Runyan and Jones issued a challenge to Columbia’s corps of homelessness services providers.
“There’s been very, very little participation by the traditional providers,” Runyan said of involvement with the shelter. “They’ve decided they’re not going to participate in the city’s goals.”
Jones agrees and added that critical neighborhood leaders and Columbia’s business community could do more.
“It’s all those people who complain about ‘their’ problem and never come down to help,” Jones said. “Those that find nothing but fault. Tell some of those crybabies to get off their butts and come help.”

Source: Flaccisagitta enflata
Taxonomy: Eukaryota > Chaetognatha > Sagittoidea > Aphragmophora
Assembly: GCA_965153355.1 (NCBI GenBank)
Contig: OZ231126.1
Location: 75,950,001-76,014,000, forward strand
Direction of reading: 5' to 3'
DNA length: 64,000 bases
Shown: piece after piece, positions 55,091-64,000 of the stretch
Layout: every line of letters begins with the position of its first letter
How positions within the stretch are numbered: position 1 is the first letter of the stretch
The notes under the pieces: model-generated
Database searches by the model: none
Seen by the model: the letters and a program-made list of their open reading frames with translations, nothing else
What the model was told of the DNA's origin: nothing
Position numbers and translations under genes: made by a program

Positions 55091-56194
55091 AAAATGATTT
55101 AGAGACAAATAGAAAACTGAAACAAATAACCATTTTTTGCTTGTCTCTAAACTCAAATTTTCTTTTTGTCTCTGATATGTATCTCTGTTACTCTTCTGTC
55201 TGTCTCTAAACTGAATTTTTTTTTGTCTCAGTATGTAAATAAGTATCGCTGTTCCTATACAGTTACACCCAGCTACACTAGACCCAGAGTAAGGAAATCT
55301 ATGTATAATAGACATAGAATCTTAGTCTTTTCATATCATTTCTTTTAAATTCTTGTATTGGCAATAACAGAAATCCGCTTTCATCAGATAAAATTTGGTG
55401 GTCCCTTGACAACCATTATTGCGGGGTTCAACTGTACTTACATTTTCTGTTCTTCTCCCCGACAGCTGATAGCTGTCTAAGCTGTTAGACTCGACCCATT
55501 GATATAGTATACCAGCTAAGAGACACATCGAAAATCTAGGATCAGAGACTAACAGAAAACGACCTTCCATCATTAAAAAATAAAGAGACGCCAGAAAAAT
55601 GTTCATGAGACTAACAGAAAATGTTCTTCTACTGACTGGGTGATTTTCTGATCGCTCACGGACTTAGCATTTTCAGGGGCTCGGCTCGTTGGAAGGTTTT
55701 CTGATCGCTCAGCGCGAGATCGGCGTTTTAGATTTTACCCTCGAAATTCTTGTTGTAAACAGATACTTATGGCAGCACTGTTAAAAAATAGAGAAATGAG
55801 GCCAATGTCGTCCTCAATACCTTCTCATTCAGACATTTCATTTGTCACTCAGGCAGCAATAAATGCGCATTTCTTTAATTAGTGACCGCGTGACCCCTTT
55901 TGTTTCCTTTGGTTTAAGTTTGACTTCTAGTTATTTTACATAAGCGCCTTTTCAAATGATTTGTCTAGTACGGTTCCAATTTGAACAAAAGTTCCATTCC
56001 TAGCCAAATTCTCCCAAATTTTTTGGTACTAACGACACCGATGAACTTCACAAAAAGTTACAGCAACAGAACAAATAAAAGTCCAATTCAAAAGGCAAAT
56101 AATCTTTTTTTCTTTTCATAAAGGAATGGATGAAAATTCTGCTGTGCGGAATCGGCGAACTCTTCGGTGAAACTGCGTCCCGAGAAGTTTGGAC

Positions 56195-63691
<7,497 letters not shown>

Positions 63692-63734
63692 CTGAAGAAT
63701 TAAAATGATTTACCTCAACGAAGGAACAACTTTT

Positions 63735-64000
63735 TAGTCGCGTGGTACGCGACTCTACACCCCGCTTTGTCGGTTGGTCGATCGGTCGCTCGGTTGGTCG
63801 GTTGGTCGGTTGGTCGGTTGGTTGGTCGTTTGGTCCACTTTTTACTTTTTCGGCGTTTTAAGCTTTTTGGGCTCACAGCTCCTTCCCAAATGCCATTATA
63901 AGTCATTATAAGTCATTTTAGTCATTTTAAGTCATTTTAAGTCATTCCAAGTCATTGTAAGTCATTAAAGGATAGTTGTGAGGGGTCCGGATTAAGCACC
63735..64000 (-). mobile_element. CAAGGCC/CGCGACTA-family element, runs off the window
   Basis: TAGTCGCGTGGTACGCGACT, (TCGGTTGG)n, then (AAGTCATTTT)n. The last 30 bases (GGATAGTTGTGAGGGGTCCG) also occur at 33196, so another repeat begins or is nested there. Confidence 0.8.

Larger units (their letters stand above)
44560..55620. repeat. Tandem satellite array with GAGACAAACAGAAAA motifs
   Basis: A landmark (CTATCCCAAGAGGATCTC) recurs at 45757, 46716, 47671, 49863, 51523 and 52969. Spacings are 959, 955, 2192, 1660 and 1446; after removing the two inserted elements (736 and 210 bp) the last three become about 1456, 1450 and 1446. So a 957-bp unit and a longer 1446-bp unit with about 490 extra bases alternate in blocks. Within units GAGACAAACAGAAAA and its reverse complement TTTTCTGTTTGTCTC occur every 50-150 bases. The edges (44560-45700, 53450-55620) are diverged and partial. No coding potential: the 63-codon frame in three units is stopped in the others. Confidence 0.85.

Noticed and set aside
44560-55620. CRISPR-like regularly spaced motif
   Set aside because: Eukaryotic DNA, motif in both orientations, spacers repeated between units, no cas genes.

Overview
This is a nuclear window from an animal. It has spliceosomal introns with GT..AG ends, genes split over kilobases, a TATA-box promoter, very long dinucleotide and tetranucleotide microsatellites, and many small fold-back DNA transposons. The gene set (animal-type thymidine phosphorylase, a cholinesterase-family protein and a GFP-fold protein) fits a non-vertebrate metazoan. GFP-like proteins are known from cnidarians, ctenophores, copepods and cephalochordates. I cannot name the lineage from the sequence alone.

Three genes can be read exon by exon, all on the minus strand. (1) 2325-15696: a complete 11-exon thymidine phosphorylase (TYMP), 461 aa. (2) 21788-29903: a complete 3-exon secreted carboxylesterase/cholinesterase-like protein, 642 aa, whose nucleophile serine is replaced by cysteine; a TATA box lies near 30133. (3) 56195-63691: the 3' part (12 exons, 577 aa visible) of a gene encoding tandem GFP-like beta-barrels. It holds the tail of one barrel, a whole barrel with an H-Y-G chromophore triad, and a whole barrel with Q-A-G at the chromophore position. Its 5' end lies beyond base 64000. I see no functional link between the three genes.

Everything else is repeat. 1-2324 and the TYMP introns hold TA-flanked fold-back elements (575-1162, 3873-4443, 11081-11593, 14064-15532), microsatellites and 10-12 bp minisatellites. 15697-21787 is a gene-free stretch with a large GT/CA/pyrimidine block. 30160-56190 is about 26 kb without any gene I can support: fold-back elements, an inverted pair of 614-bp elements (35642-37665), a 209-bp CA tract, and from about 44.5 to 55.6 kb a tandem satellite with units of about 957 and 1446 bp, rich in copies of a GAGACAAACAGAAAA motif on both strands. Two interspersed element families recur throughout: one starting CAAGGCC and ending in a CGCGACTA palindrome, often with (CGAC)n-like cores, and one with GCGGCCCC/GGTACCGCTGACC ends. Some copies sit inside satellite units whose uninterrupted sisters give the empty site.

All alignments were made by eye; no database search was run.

Jones specifically called for city businesses to help buy two more vans or buses to ferry 185 shelter guests to 14 destinations on daily routes that carry them to medical, addiction and mental health programs or to job interviews. That transportation system keeps the homeless from walking around the city, he said.
Mill, owner of Palmetto Automatic Sprinkler Co. in West Columbia, said employees quickly responded to his email seeking volunteers to serve seven meals over a six-month period at the shelter.
“It was a wonderful experience,” he said. “We served them. We spoke with them. They were appreciative.
“It wasn’t just somebody who drove up and dropped off a box of food.
“Our people felt safe and their people, obviously, felt comfortable.”
Mill said the 2½-hour encounter went so well that his employees want to come back on a Sunday so they can bring spouses and their children.
Reach LeBlanc at (803) 771-8664.